What holds you back from choosing minimalism as a lifestyle?
This is what I asked myself as I sat in my favorite chair (from my great aunt so it’s even cooler) in my office. It was a deep philosophical moment wrapped up in my fuzzy blanket while the kids were asleep.
Actually, I’ve pondered this question a LOT, not just that one moment. But that was the moment the epiphany hit.
I don’t have a hard time letting go of stuff because I actually enjoy the stuff. I don’t have a hard time letting go because I might use it someday.
I have a hard time letting go of stuff because of one thing:
Yup. Pretty sad, huh?
Fear is the one thing holding me back from choosing minimalism the way I’d like to.
What’s embarrassing is it’s not a fear of- will I need this in the future? I’m not worried about how things will be provided for. I’m not worried about whether or not I will be able to cook without those utensils. I’m not worried about having too few clothes to wear. It’s not circumstances. I fear something else.
I fear people.
There. I said it.
(Excuse me while I die of embarrassment for half a minute.)
I fear people’s opinions of me.
I love to keep everyone happy. All. the. time. I want everyone to know their opinion matters and that they matter. I want to be friends with everyone I meet, and so I tend to want to do things to please them. Usually, this results in me trying to change the way I live life to make other people happy.
If you struggle with this too, go read my post about essentialism.
(On a side note, God has been teaching me that it is not my job to make people happy. It’s my job to love them, but ultimately, people have to choose for themselves to be happy or not.)
So when people start offering their opinions on my life, a lot of times I take them too personally. And I shouldn’t. Because God created you, and He created me. And we are different people. Thank goodness or it would be a really, really, boring world.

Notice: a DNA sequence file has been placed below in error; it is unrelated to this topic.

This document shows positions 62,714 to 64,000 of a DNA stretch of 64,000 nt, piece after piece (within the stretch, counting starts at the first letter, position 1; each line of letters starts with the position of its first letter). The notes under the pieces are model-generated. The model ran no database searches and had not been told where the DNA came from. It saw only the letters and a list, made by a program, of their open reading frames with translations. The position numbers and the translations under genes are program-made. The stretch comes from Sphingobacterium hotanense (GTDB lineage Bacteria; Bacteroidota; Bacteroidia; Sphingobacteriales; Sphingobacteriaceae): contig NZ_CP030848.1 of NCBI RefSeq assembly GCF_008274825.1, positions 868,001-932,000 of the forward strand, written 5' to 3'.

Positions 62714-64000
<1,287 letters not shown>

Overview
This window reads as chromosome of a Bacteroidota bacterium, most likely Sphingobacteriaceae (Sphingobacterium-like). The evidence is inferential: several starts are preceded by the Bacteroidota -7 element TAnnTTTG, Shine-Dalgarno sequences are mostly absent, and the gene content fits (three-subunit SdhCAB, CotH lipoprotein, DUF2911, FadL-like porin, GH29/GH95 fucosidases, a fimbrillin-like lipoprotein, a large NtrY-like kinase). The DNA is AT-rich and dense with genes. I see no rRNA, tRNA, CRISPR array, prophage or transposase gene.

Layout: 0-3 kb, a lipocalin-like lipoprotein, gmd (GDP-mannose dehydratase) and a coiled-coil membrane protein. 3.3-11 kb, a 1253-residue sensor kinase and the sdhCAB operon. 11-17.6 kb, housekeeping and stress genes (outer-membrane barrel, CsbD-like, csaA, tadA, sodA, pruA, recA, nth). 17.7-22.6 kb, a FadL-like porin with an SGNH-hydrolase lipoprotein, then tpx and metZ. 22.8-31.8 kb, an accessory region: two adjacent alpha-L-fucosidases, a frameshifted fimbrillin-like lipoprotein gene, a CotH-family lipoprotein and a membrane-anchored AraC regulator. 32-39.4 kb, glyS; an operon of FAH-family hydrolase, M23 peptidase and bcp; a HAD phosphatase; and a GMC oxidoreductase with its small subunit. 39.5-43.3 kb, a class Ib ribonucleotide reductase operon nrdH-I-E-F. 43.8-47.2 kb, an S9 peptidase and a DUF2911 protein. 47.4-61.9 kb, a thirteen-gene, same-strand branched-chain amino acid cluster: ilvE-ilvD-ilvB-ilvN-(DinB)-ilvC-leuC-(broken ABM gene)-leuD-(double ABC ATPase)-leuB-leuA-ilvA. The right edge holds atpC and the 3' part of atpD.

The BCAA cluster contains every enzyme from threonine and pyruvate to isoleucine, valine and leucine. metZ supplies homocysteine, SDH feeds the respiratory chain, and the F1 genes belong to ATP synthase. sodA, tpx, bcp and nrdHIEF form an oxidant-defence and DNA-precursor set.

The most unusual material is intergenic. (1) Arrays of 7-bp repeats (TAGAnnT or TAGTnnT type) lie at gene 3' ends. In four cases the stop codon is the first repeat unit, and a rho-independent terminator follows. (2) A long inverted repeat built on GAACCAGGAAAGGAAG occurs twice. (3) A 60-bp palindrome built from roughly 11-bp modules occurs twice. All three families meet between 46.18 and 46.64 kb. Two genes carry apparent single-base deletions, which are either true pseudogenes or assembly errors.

But a lot of people don’t know what to do about different. (Hence all the big issues of racism, sexism, etc.)
People lash out at “different” because they think their way of life is the only way to do life.
Fear and choosing minimalism instead:
The thing about minimalism is it’s not just about the way you decorate your house. It’s about your reasons for stuff. It’s about drawing you outside of yourself to recognize what is important. Minimalism is simply a tool to help you see that things/possessions are not what matters most.
So how does fear of people’s opinions hold me back from choosing minimalism?
Today’s culture is big into decor. Good grief, go look up HGTV and you’ll know exactly what I mean. (Definitely not hating on HGTV, if I had a TV I KNOW I would be addicted to that channel.)
I love Joanna Gaines, but I am not her. My home will never look like the homes she decorates…
And that’s okay. I am not an interior decorator. I hate it. Seriously, if you want to see me at an angry moment in my life throw a DIY decor project at me and tell me to make my house look nice. That’s just not the kind of person I am. Minimalism has helped me recognize this about myself.
People come into my house and ask if we’re moving. Or they tell me I should decorate. Or they get really specific and tell me what I should buy and put where.
Now I’m sure these people are only trying to be helpful, but surprisingly, it’s not helpful.